I imagine the path is similar for many and different for others. For me, my eating disorder was a seed I planted during puberty. It was a realization that I have a body that is not slender and beautiful like other girls, which somehow makes me different and less than other girls.
That seed was then nurtured by the stress of moving across country to live on my own for the first time, with no friends or acquaintances on campus, to begin college and start learning how to cope with all the demands of life as an independent adult. And as I was doing that, I found myself surrounded by throngs of gorgeous hourglass-shaped southern belles. This only continued the unraveling of my self-esteem, a pervasive waning of my confidence. Continue reading “The Black Vine in my Mind”
Kathryn Hansen spoke my language. As crazy as this may sound (as the author of a book about my own eating disorder) Brain Over Binge was the first time I had ever read someone else’s account of their own eating disorder. Her words felt like a jolt to my chest. I was shocked to hear Hansen’s inner narrative sound just like mine.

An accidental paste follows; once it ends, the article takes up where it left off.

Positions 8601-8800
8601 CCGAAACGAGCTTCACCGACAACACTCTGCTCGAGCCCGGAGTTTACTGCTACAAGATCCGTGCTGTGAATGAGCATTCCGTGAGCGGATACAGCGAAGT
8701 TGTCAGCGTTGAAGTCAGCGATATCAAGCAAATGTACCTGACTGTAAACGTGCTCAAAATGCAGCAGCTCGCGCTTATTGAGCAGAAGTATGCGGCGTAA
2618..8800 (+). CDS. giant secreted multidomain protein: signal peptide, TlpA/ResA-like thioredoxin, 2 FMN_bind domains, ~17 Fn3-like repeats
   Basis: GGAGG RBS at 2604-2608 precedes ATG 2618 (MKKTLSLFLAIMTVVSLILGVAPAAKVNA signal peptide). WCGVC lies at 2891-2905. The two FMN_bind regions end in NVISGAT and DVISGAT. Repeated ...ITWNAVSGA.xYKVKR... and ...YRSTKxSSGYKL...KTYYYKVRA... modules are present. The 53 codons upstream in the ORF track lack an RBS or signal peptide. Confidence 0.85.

While I knew others suffered from eating disorders (although due to my own stupid, stubborn proud nature, I never read their stories when I was suffering), I did not know their inner demon (which Hansen calls the “animal brain”) said the same things to them as mine said to me. Turns out others faced that same all-too-smart, all-too-logical justifier of my every bite. Continue reading “Book Review: Brain Over Binge”
In that moment, when I’m about to do it. On a good day: I’ve fought it all day, likely knowing all the while, despite my best efforts, that I’m going to cave. On a bad day: I’ve been secretly craving it all day, knowing I’m going to push everyone and everything out of my life for that glorious hour to succumb to it. But, I know I’m going to feel like total shit when it’s done, questioning yet again why I keep doing this to myself. Why I keep dancing with this demon? So, I promise myself this will be the last time. Continue reading “I Can Promise Anything … Then”
I wouldn’t have even needed to dress up for Halloween back then. I could have just gone as a pumpkin with those orange-colored hands!
While it’s a little hard to tell in this photo, I was sporting fingers I had turned orange by eating too much butter spray. Did I know it was causing my slow pumpkin-transformation at the time?